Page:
• Task the National Transport Authority (NTA) to produce a Park and Ride Implementation Plan for each of the five cities to help reduce congestion and journey times. These will integrate car parking facilities with public transport and cycling networks and will include the provision of secure lockers for bicycles.
  • Develop and implement a Sustainable Rural Mobility Plan. This will introduce a public transport service standard under which all settlements over a certain size in terms of population, combined with employment or education places, will have a service connecting them to the national public transport system. Local Link will play a key role in this development. This service standard will be informed by the Connected Ireland research piece being carried out by the NTA.
  • Prioritise public transport projects that enhance regional and rural connectivity, in line with the National Planning Framework, for additional funding in the lifetime of an extended National Development Plan. 
  • Establish a Working Group to utilise the modelling capacity of the NTA and commuter and travel data held by the CIE Group of Companies, the Central Statistics Office, NTA and other stakeholders to identify existing and potential demand for public transport, and work to match demand with available services and new services where appropriate.
  • Ensure a national integrated public transport system with an integrated timetable, one tag-on ticketing system, and coordination between bus and rail timetables between all operators.
  • Establish a National Public Transport Forum involving all stakeholders and commence Section 17 of the Dublin Transport Authority Act to establish the Dublin Transport Advisory Council.
  • Explore potential synergies between different forms of transport and transport-related services funded by the State via different Departments and agencies.
  • Accelerate sustainable transport plans for schools. We will complete the review of the School Transport Scheme to seek better outcomes and reduce car journeys. The School Transport Scheme should work in liaison with the Safe Routes to Schools Programme.


  • Continue to fund safety works and capital improvements to the rail network. We will expand the Irish Rail fleet, progress the electrification of rail services to decrease journey times and emissions.
  • Commission an economic evaluation of higher speed rail links between our main cities.
  • Improve cycling and storage facilities at stations and on trains, where possible.
  • Improve suburban and commuter rail across the country.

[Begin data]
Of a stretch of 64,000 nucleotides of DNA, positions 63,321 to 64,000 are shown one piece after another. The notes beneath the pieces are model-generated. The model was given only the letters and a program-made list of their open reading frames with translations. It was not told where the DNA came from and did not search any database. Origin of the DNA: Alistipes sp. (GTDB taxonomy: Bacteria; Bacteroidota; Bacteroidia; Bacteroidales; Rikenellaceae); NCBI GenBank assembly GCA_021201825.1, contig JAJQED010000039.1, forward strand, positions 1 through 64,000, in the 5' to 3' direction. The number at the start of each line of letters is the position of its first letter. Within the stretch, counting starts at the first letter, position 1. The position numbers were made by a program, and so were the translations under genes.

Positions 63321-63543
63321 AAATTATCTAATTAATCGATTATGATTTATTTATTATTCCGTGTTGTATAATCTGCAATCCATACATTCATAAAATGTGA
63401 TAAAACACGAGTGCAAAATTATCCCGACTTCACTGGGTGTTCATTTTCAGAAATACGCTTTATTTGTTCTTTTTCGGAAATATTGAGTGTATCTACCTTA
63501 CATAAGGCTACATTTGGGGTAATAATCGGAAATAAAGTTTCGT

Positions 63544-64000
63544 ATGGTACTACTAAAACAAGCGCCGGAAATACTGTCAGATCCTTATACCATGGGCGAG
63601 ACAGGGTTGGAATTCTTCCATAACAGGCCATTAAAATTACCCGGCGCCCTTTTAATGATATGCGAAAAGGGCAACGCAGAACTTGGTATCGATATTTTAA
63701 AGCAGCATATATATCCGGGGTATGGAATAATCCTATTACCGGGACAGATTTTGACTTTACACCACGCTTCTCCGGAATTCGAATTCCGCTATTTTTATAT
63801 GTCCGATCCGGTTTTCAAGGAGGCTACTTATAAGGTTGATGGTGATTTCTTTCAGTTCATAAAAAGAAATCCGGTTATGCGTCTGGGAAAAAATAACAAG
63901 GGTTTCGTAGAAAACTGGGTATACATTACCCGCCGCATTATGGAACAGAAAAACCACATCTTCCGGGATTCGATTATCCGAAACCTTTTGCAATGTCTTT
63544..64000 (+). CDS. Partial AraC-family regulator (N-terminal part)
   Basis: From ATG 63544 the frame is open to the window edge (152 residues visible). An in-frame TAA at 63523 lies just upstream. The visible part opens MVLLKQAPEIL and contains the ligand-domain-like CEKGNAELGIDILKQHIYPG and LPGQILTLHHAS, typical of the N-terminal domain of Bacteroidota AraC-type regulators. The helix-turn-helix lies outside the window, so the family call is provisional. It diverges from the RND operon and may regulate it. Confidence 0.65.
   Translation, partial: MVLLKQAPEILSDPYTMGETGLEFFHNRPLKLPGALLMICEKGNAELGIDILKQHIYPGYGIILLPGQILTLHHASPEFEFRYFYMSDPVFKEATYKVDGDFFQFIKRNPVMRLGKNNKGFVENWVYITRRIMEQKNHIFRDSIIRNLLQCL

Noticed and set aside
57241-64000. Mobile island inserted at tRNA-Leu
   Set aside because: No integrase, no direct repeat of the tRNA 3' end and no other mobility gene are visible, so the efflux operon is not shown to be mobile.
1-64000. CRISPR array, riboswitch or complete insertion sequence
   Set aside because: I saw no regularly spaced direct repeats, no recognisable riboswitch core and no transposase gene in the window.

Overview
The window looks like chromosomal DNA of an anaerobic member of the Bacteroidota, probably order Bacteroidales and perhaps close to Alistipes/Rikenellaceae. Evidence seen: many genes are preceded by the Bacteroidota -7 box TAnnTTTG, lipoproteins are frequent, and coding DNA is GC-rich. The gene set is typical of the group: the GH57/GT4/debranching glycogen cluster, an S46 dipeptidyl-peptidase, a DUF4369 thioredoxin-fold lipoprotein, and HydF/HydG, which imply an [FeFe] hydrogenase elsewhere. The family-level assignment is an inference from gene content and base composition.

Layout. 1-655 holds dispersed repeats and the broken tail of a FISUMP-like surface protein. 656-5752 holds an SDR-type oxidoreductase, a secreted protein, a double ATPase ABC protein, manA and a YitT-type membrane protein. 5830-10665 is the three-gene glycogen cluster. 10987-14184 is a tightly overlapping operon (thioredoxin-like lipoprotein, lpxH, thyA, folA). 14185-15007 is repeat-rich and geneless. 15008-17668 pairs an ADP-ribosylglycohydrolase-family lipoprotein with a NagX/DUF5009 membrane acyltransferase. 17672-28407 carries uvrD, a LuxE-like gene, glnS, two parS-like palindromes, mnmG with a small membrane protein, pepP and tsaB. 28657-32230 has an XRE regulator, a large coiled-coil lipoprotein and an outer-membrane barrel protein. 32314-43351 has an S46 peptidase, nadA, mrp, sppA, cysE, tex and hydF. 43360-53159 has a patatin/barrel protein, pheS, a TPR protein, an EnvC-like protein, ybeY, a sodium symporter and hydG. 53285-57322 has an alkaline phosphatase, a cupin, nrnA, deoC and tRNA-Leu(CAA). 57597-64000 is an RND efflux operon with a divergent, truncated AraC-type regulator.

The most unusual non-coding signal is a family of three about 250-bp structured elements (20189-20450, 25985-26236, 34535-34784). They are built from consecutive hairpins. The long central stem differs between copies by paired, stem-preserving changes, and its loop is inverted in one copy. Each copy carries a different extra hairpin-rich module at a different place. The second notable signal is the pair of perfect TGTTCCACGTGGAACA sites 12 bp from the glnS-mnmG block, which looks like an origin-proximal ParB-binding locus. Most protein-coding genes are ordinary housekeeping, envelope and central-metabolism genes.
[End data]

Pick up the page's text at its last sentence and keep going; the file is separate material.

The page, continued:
• Consider the report on the future of the Western Rail Corridor and take appropriate action.
  • Ringfence funding to ensure swift train platform lift repair and upgrade to ensure accessibility

Decarbonisation of Road Transport

  • Use a range of policy approaches to incentivise use of electric vehicles (EVs), and encourage a shift away from petrol/diesel vehicles.
  • Legislate to ban the registration of new fossil-fuelled cars and light vehicles from 2030 onwards and phase out diesel and petrol cars from Irish cities from 2030
  • Review the current motor taxation regime to ensure it adequately captures the harm caused by NOx (nitrogen oxide) and SOx (sulphur oxide) emissions. This will only apply to newly registered vehicles.
  • Publish an EV strategy to ensure charging infrastructure stays ahead of demand and provide planning guidance to local authorities.
  • Publish a public procurement framework for EVs. By at least 2025, we will only allow public sector bodies to purchase low- or no-emissions cars and light goods vehicles.
  • Require that all new urban buses be electric hybrid or electric.
  • Legislate for e-scooters and e-bikes.
  • Publish and implement a 10-year strategy for the haulage sector, focused on improving efficiencies, standards, and helping the sector move to a low-carbon future.


  • Work with ports and airports to safeguard supply chains for businesses and access for tourists as the economy is opened on a phased basis.
  • Review potential to expand passenger and cargo capability at all of our ports, prioritising rail connections and interchange.
  • Work to ensure that ferry companies provide access for foot passengers without cars.


  • Deliver the capital programmes required to support services and ensure safety at our State and regional airports.
  • Support EU and international action to reduce aviation emissions in line with the aims of the Paris Agreement and the UNFCCC.


  • Continue to advocate for the UK landbridge

Get in Touch

Aideen Ginnell

Ireland Director

Aisling Cusack

Account Manager